On drums I like to adjust the parallel-compressor so it's smashing the audio and heavily compressed, adding this sound in behind the dry sound is a thing of beauty for rock, pop and EDM productions. Parallel compression thickens drums like no other effect I've heard.
The DBX 166A two-channel compressor can destroy audio passing through it so I rarely used them but when the 166 is used as a parallel-compressor the fast-slick performance is a nice compliment to drums and dynamic music.
The dry sound of the drums passes through the parallel-mixer without processing, all the dynamics and clarity are preserved. Adding the smashed-compressed sound in behind the pristine dry sound is where the magic happens.
WHAT IF IT SOUNDS LIKE CRAP? TROUBLE SHOOTING
If the sound turns ugly and thin with reduced volume when you add in the channel 3/4 compression effect on the parallel-mixer then the compressor you're using probably has reversed polarity from input to output. In this case you'll need to swap or reverse the (+) and (-) connections at the input(s) of channel 3/4 on the RX-1602 to correct it.
PACKAGING ALL THE CONNECTIONS AND TRANSFORMERS
After testing parallel compression for about three months I decided I wanted it full time.
|THREE BUS BOXES INTERFACE PARALLEL COMPRESSORS|
This led me to design and build "The Bus Box" a small enclosure that houses the audio transformers and provides all the connections without any external Y-connectors. I made custom insert cables to connect each bus box to the associated stereo subgroup on our Soundcraft mixing console.
|A PAIR OF BUS BOXES BEFORE INSTALLATION|
Each Bus Box is a stereo device and utilizes isolated TRS female phone jacks so the signal ground can be controlled, this is critical to not creating ground loops. The upper row of jacks is the left channel connections and the lower row of jacks is the right channel connections.
For a detailed description of the Bus Box construction complete with schematic, here is an in-depth article on Proworkshop Gear.
During the experimental design phase of this project I tried a lot of different connection schemes. The one I'm detailing here is the straightest, simplest and best sounding. No buffer or distribution amps are required, using the audio transformers solved the biggest deficiency (ground loop hum) with a simple elegant solution.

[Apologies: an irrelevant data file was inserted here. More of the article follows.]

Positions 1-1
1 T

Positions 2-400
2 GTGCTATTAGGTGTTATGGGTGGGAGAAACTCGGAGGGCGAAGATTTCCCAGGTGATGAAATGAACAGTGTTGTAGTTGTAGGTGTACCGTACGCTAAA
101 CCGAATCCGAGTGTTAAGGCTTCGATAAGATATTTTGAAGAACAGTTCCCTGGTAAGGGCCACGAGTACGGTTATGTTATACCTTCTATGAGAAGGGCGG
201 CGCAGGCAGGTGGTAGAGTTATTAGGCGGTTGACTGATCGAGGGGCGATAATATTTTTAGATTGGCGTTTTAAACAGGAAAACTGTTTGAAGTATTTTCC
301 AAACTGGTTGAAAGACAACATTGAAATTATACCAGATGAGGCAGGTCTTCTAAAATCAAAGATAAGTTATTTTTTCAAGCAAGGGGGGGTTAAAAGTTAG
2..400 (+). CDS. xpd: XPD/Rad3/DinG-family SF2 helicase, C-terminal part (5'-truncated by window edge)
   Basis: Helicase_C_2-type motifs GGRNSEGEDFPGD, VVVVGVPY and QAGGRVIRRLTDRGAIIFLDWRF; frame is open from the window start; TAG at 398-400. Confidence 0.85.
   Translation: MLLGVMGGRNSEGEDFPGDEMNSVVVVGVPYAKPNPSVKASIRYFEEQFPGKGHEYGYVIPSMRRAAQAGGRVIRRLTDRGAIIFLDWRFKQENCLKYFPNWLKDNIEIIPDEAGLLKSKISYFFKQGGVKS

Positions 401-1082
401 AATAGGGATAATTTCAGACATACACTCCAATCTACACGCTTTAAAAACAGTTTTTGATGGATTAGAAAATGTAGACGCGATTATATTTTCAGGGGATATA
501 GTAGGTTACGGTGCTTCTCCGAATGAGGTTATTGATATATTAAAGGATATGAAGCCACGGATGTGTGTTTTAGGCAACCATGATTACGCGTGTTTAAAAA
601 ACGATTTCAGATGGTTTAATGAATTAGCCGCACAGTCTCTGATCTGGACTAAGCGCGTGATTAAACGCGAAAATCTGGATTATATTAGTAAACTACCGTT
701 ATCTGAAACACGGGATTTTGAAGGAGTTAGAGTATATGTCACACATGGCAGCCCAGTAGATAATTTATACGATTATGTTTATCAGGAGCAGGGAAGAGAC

The RX1602 mixer is less than $150 from Amazon and Sweetwater. The pair of audio transformers is less than $25 plus shipping direct from Edcor. The parallel-compression effect is priceless when it comes to mixing so I'd say these are small prices to pay for huge performance gains.
FINAL THOUGHTS ABOUT BUILDING YOUR OWN
You can get by without the audio transformers but to really get hum and background noise down to professional levels you need them in the circuit. This is an excellent application for audio transformers, they're doing what they do best, providing complete circuit isolation and freedom from grounding errors and the resulting increased residual noise level.
Without the audio transformers the circuit will still work. The noise floor is higher and you're operating an opamp (in output stage of RX1602) shorted directly to ground, I hate that kind of design. The opamp will put up with it but it's operating continuously with output-protection which degrades the sound and arguably reduces the life of the component.
The audio transformer gives the RX-1602 opamp output a proper load with complete galvanic isolation between the circuits, the reduced noise and hum totally justify the hassle of purchasing and integrating the audio transformers.
If you build your own setup and make all the electrical connections according to the schematic you should have a very nice parallel-compression effect without having to buy a new $1000-$2000 compressor (or three of them).
Happy mixing and good music to all!